Big Hanna makes Navy resources go further

//Big Hanna makes Navy resources go further

Big Hanna makes Navy resources go further

Demonstrating leadership and commitment to sustainability through employing clean technology, the New Zealand Defence Force recently installed a Big Hanna commercial in-vessel composter for food waste at the Devonport Naval Base in Auckland, New Zealand. The composter, Big Hanna, sitting outside the Vince McGlone Galley, is the first of its kind in Australasia.

The New Zealand Defence Force has been implementing several successful green strategies across its operations for a number of years, working with among others Shaun Bowler, Managing Director of Big Hanna Composter Ltd in New Zealand. The machine’s simple yet elegantly engineered solutions matched the Navy’s requirements and he recommended its acquisition.

The Navy serves on average 2,700 meals per week Monday to Sunday to its staff, including staff on outstations such as ships. The navy chefs are frugal housekeepers and the food nutritious and tasty, yet invariably there are leftovers. All plate waste and food preparation waste were previously sent to landfill.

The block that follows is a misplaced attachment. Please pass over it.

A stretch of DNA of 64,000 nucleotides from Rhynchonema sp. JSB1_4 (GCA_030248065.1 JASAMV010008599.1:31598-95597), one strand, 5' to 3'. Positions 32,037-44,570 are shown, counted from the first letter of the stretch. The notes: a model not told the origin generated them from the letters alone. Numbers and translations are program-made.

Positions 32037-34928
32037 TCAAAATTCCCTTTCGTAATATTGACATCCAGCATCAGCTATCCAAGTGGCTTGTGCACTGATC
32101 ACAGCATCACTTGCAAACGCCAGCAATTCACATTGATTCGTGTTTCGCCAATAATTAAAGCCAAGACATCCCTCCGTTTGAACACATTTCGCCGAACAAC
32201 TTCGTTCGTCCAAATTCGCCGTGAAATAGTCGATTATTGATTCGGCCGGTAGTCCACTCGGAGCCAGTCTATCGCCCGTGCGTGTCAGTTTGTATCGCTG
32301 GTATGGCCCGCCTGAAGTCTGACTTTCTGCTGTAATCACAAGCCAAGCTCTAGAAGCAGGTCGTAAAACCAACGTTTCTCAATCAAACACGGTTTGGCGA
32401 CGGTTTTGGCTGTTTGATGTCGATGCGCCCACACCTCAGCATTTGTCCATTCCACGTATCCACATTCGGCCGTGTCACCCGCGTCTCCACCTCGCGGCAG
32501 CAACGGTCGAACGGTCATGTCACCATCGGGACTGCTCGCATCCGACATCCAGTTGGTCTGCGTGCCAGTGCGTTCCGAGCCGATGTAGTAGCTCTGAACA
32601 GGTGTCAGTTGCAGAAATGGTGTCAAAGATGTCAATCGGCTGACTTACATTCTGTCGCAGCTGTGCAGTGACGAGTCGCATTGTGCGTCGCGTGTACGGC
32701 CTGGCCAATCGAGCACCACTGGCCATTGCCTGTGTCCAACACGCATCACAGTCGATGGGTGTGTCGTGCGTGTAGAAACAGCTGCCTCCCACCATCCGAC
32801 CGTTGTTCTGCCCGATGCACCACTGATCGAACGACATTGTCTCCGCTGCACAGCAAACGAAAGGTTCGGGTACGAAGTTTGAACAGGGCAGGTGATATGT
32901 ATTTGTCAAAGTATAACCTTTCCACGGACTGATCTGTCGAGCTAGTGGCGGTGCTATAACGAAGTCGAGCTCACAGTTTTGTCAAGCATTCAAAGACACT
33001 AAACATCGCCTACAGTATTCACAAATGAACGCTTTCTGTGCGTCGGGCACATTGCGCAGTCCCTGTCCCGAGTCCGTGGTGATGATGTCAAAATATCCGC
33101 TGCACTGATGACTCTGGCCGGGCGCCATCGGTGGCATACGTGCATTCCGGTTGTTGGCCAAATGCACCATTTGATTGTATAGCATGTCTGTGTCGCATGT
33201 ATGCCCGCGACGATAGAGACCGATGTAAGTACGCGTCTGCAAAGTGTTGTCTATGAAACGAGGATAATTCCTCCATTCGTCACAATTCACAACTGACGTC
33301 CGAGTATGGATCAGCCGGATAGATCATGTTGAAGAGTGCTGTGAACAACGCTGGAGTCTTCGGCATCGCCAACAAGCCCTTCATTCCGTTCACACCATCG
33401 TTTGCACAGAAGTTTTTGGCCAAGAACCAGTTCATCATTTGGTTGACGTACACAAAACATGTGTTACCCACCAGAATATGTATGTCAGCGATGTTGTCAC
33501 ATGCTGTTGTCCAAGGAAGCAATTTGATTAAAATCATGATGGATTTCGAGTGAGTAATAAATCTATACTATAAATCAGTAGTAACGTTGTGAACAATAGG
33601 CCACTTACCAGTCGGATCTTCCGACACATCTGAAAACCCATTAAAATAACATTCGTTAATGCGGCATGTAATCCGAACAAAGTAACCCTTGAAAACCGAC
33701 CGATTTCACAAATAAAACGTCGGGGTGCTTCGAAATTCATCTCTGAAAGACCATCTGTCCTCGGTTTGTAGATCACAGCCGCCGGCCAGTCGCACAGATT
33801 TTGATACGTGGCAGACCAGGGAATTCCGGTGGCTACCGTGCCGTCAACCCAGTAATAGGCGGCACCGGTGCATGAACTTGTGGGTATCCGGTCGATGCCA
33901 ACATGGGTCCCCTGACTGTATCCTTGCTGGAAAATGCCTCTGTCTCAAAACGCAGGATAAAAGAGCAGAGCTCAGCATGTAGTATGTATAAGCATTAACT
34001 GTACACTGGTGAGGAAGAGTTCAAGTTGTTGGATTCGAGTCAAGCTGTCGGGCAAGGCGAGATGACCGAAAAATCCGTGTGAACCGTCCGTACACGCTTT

A Big Hanna model T240 was ordered in June 2014 from its builders Susteco AB in Sweden and upon its arrival on November 3, installed outside the galley’s back door following a small amount of siteworks. The Government’s Waste Minimisation Fund, which is administered by the Ministry for the Environment, supported the New Zealand Defence Force with the acquisition.

Some of the Navy's Big Hanna project team (L to R - Craig, PAE engineer, Julie Irvine , Project Manager NZDF, Leading Chef Sam Reeves, Navy and Shaun Bowler, Big Hanna Composter Ltd in NZ. Photo courtesy of Engineering News.

Some of the Navy’s Big Hanna project team (L to R – Craig Chisholm, PAE engineer, Julie Irvine , Project Manager NZDF, Leading Chef Sam Reeves, Navy and Shaun Bowler, Big Hanna Composter Ltd in NZ. Photo courtesy of NZ Engineering News.

This model, the 48th of its kind in the world, can process up to 170kg material a day, turning each load into compost in eight weeks. On start-up it was loaded with 600 litres horse manure as bacteria starter, 600l mature compost, and 50kg wood pellets as food source for the bacteria to induce the composting process. “It was quite an exercise getting hold of all that horse poo…in the end the Rosedale Pony Club horses did their duty to their country and obliged in time, but it was touch and go,” Mr Bowler says.

The approximate 10kg compost it now produces per day is moved to maturation bays at the Navy sports fields for later use on the base. It replaces the compost the Navy bought in earlier years in a perfect example of resources going a second round. As more food scraps are fed into it and Big Hanna reaches its full capacity, the amount of compost produced will increase, too.